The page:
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Ranking The 9 National Parks in California

Ranking The 9 National Parks in California

California is one of the most diverse states, with stunning coastlines, incredible forests, and the tallest peak in the lower 48. Within its confines are almost 1/6 of US National Parks, representing the best of America’s scenery and outdoor history.

Today, we’re highlighting and ranking the best national parks in California — with some nuance. This list does not include national monuments, seashores, or other lesser designations. This list below is strictly the national parks, which are the best of the best!

Ranking the National Parks in California

Who’s ready for some good old-fashioned California National Parks rankings? As you’ll see, California has nine national parks, the most in any state.

Each national park has some incredible qualities, and stacked up against anything outside of Alaska will likely beat it. (Except Glacier National Park.)

1. Yosemite National Park

Large mountains with pine forest in the front
Image Credit: Alec Sills-Trausch Photography.

Yosemite has everything an outdoor enthusiast dreams of. Towering rock walls. Check. Gorgeous waterfalls. Check. Backcountry hiking to avoid the crowds. Check.

Then, add the ability to hike to incredible destinations like Half Dome, Taft Point, or alongside those stunning waterfalls, and you genuinely have the greatest national park in California.

Favorite Hike: Upper Yosemite Falls

2. Sequoia National Park

A forest with giant sequoias with a women in the middle.
Image Credit: Alec Sills-Trausch Photography.

Sequoia National Park is astounding and home to the world’s largest tree. Driving in and seeing the giant sequoias will blow your mind, as few things do in this world. We see trees daily, yet seeing trees the size of water towers will make your head spin.

Many may not know that Sequoia is also home to Mt. Whitney, the tallest mountain in the continental US.

Favorite Hike: Congress Trail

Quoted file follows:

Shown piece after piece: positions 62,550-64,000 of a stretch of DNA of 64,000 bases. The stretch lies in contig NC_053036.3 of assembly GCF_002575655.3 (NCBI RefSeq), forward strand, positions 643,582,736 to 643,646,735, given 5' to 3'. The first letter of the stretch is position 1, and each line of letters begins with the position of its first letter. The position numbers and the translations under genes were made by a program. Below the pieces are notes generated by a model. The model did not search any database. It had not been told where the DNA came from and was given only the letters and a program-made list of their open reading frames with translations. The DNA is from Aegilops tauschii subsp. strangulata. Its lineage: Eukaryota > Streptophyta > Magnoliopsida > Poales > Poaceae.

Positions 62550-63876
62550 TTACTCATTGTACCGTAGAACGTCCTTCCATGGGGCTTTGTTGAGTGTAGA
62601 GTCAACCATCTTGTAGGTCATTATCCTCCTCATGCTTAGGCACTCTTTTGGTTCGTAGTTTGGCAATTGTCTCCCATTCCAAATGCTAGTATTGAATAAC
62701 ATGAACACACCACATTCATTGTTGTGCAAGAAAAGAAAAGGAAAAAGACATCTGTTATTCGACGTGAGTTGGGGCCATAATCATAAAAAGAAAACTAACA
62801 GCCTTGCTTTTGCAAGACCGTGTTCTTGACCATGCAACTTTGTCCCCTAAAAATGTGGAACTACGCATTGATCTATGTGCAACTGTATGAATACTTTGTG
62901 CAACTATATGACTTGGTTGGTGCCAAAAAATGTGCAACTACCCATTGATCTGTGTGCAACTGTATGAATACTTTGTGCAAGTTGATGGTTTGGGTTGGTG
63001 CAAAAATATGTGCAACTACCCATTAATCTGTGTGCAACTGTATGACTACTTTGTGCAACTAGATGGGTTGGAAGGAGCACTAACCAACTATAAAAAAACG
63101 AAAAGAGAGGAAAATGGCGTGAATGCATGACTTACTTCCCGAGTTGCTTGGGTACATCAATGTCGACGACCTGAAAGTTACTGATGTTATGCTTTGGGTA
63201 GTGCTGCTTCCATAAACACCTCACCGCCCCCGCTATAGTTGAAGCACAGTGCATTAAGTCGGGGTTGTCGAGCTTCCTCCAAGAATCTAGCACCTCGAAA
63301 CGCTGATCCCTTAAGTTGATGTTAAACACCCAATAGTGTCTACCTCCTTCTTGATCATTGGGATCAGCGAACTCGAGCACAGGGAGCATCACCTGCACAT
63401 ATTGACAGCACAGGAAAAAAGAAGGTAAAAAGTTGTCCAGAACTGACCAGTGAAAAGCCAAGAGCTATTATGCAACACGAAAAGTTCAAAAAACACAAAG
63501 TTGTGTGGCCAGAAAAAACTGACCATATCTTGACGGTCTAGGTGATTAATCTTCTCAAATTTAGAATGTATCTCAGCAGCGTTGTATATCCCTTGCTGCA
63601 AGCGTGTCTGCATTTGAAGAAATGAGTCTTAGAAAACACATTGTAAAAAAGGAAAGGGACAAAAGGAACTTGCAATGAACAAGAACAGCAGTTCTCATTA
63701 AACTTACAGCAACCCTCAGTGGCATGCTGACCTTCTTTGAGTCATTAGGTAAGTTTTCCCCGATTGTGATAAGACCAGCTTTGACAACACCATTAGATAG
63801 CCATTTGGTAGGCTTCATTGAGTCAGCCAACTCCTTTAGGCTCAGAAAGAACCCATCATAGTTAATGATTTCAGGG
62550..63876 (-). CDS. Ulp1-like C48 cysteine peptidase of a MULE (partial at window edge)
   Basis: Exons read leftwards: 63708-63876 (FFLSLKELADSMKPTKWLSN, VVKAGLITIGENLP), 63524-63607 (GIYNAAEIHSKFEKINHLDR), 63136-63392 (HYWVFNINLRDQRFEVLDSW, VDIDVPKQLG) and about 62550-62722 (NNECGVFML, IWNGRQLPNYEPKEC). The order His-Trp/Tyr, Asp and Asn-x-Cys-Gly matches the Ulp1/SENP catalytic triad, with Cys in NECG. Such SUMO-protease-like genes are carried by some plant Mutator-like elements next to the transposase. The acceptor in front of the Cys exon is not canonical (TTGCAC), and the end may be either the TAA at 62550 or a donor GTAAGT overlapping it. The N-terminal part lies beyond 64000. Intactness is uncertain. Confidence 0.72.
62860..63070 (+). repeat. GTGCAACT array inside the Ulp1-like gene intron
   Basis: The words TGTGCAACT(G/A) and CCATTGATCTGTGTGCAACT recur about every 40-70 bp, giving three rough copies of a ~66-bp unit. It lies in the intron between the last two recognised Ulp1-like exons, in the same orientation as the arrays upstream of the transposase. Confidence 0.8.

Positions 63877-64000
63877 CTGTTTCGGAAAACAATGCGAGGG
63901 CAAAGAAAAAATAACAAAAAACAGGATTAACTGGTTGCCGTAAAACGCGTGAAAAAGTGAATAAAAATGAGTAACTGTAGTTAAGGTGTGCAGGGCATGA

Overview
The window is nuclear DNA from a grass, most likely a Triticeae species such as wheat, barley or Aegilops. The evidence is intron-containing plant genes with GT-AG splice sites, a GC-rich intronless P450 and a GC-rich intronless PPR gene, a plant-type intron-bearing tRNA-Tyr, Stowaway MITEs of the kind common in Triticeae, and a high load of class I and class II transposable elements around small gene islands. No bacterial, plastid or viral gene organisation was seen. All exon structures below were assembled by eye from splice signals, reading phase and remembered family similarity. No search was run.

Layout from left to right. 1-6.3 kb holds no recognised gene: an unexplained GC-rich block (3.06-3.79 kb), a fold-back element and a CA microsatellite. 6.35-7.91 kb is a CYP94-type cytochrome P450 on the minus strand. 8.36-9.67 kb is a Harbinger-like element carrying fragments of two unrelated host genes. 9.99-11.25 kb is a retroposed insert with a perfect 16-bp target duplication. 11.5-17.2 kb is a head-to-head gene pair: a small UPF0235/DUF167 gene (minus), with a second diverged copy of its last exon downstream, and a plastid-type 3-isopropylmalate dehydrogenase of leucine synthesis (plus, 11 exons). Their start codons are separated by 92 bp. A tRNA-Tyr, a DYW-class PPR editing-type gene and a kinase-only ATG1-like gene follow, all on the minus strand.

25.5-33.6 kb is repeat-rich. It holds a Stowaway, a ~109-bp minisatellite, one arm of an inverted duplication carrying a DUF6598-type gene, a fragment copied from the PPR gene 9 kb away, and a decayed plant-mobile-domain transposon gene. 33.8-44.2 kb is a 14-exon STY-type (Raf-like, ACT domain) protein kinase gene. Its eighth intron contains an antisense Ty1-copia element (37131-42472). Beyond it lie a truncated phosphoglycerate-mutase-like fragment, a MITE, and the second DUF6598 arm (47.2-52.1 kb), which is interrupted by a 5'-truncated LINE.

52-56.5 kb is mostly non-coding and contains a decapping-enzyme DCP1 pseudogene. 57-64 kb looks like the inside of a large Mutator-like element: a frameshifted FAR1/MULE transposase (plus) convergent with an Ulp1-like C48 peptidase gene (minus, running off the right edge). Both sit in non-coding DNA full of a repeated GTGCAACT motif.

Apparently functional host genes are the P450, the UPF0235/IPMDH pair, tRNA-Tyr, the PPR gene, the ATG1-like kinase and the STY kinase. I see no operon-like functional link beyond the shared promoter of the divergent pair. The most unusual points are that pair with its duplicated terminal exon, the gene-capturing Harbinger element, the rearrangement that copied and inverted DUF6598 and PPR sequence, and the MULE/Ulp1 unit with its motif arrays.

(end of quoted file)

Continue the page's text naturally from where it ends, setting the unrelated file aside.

3. Redwoods National Park

Trees all around
Image Credit: Alec Sills-Trausch Photography.

I didn’t know what to expect when visiting Redwoods National Park for the first time. Only once you step foot in the lush environment of northern California can you fully appreciate how incredible it is.

Favorite Hike: Boyscout Tree Trail

4. Kings Canyon National Park 

Bare, rocky, grey mountain with a peaceful blue lake in the front.
Image Credit: Alec Sills-Trausch Photography.

Kings Canyon National Park (KCNP) is unique, but an absolute favorite national park. Most of KCNP is hard to reach, which is why it isn’t high on most tourist lists. But if you’re looking for epic backpacking routes like Rae Lakes, this beautiful section of the Sierra Nevada range will give you goosebumps.

The main attraction in the easily accessible portion of the park is the General Grant Tree, the second largest tree behind General Sherman.

Favorite Hike: Rae Lakes

5. Death Valley National Park

Sand desert with mountains in the background and two people is walking on the dune.
Image Credit: Alec Sills-Trausch Photography.

This is one of the most slept-on national parks in the country. From a photographer’s standpoint, Death Valley is in the top tier of the most impressive places to photograph.

Your jaw will continuously hit the floor as you explore the park and experience Badwater Basin’s unique octagon-shaped salt flats, the Star Wars-like Mesquite Sand Dune, and all of the park’s stunning formations and textures. It is also home of two natural hot springs, Saline Valley and Tecopa.

Favorite Hike: Mesquite Sand Dunes

6. Lassen Volcanic National Park

If you’re looking for a mountainous and less visited Yellowstone, let me introduce you to Lassen Volcanic National Park! Tucked away into the northern California mountains is a stunning area to explore. It’s even more northern than Tahoe.

This area has geothermal hot springs, all four types of volcanoes, alpine lakes, and tons of camping. While a lot of fanfare rightly goes to the southern national parks, this one punches above its weight!

Favorite Hike: Lassen Peak

7. Channel Islands National Park

High shore with white rocks and small greenery. Sea with gentle waves on the middle.
Image Credit: Alec Sills-Trausch Photography.

Channel Island National Park is a gem just off the coast of Ventura and Santa Barbara. Thanks to boat-only access, it’s comparatively empty, which means you are generally free from tourists as you hike or camp on the island chain.

I recommend camping if you can, as it’ll allow you to hike throughout the island and experience it with only a hundred people.

Favorite Hike: Potato Harbor

8. Joshua Tree National Park

Many people head to Joshua Tree in the winter to enjoy the warm desert temperatures and sunny days. It’s truly a mesmerizing place, with a sea of Joshua Tree cacti spanning as far as the eye can see.

It’s also one of the best places to see the night sky in California. Hours away from the Los Angeles and Phoenix metro areas, you’ll be able to see the Milky Way with your naked eye — something everyone should get to enjoy once in their lives.

Favorite Hike: Hidden Valley

9. Pinnacles National Park

California’s newest national park is not large. While it does not rise to the grandiosity of its state rivals, taking a day trip there is still fun.